6. The computer-implemented method of claim 5 and further comprising:
if the cached value is invalid for the calculated value, then calculating the calculated value to obtain a newly calculated value;
caching the newly calculated value in the cache, along with the current setup version value; and
returning the newly calculated value as the calculated value.
7. The computer-implemented method of claim 6 wherein receiving a call to perform the calculation, comprises:
receiving the call with a set of input values used to perform the calculation.
8. The computer-implemented method of claim 7 wherein caching comprises:
caching the newly calculated value in a least recently used cache, for the set of input values.
9. The computer-implemented method of claim 1 wherein receiving a call to perform a calculation comprises receiving a call to perform the calculation of the calculated value based on a plurality of input values and based on the plurality of setup values from a first subsystem and a plurality of setup values from a second subsystem and further comprising:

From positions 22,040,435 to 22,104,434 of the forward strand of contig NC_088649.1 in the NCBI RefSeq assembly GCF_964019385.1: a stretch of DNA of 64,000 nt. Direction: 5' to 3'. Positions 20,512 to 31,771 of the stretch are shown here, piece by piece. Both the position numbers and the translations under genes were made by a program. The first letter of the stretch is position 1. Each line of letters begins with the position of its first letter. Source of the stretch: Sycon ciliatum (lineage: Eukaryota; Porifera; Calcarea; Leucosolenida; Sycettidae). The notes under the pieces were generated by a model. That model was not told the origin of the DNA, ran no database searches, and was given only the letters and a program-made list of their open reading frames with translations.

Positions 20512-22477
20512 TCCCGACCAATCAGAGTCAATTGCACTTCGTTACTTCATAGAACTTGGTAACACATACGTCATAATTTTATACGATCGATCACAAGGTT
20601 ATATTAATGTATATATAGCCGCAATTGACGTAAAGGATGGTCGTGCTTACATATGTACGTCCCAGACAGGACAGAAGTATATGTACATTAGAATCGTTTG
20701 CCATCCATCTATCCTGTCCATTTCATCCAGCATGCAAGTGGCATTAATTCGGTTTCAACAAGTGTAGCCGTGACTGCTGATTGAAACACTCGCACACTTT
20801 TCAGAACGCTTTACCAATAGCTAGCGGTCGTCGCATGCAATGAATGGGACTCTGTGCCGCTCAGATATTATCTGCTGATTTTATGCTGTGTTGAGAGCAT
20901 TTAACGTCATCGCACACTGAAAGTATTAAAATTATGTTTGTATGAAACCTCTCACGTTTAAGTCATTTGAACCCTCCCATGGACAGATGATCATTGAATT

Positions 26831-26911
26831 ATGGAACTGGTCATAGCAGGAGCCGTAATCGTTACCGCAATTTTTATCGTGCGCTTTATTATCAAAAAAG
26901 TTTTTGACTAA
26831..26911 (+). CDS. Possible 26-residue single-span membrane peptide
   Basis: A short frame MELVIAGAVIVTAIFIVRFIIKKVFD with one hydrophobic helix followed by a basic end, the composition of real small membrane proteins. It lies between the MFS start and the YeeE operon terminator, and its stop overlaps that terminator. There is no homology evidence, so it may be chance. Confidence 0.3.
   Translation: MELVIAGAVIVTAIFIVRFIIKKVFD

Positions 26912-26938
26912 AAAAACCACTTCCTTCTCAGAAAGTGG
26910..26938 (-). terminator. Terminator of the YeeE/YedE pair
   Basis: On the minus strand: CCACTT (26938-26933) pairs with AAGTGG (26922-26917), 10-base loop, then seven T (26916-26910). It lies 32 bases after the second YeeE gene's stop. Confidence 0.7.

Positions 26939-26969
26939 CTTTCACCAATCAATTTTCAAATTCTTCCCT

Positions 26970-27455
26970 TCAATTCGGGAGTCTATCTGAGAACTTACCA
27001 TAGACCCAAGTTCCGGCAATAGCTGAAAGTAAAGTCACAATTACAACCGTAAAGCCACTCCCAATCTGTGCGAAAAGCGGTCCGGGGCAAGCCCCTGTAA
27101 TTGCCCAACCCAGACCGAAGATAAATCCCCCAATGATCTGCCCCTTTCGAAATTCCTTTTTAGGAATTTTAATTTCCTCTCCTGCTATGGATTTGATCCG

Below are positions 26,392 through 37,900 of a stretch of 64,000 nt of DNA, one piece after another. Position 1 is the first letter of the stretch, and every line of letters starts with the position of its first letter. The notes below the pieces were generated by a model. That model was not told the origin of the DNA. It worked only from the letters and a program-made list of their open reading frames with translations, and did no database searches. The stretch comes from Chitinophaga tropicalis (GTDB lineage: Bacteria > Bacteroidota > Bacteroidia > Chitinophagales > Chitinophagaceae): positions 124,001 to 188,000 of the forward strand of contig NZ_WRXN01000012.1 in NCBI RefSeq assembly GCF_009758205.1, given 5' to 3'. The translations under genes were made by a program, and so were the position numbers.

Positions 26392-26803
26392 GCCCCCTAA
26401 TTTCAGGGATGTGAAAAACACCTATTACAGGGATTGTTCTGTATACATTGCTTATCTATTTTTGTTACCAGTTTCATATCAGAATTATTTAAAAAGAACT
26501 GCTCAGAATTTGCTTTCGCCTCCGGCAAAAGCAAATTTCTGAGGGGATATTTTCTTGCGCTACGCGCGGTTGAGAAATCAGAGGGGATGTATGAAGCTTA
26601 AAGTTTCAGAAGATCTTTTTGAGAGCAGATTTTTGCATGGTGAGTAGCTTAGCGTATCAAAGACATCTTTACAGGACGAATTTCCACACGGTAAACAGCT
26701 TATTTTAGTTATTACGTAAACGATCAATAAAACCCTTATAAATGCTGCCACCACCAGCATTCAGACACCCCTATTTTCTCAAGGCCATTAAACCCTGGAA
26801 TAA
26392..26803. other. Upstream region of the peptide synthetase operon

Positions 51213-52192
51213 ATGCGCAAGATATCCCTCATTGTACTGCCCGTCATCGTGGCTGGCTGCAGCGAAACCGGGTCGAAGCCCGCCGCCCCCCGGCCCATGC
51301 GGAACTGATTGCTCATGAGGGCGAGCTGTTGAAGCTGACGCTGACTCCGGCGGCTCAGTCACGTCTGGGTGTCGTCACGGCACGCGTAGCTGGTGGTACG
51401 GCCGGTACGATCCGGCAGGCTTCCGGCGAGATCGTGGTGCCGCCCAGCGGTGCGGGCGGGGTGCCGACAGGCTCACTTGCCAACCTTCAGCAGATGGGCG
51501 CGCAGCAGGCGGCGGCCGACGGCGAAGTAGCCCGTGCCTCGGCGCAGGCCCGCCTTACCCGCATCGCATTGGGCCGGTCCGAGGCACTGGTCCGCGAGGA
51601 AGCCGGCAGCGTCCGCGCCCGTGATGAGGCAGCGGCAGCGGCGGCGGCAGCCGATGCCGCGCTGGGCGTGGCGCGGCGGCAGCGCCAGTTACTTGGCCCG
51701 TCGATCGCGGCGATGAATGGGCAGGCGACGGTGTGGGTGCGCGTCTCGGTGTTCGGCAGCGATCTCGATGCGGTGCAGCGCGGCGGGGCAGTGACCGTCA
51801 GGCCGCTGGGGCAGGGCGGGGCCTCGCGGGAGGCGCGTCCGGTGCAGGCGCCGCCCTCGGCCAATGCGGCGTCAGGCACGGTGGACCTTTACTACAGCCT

obtaining a current setup version value that is indicative of a current version of the plurality of setup values in the second subsystem, and wherein accessing the cache comprises accessing the cache for the calculated value based on the current setup version values for the first and second subsystems and based on the plurality of input values received in the call.
10. A computer system, comprising:
a first subsystem that receives a value change to a stored value within the first subsystem;
a setup version component that generates a setup version value for the first subsystem indicative of a version of a plurality of stored values in the first subsystem;
a consuming system that generates and returns a requested value in response to a call, and that performs caching operations for the requested value based on the setup version value; and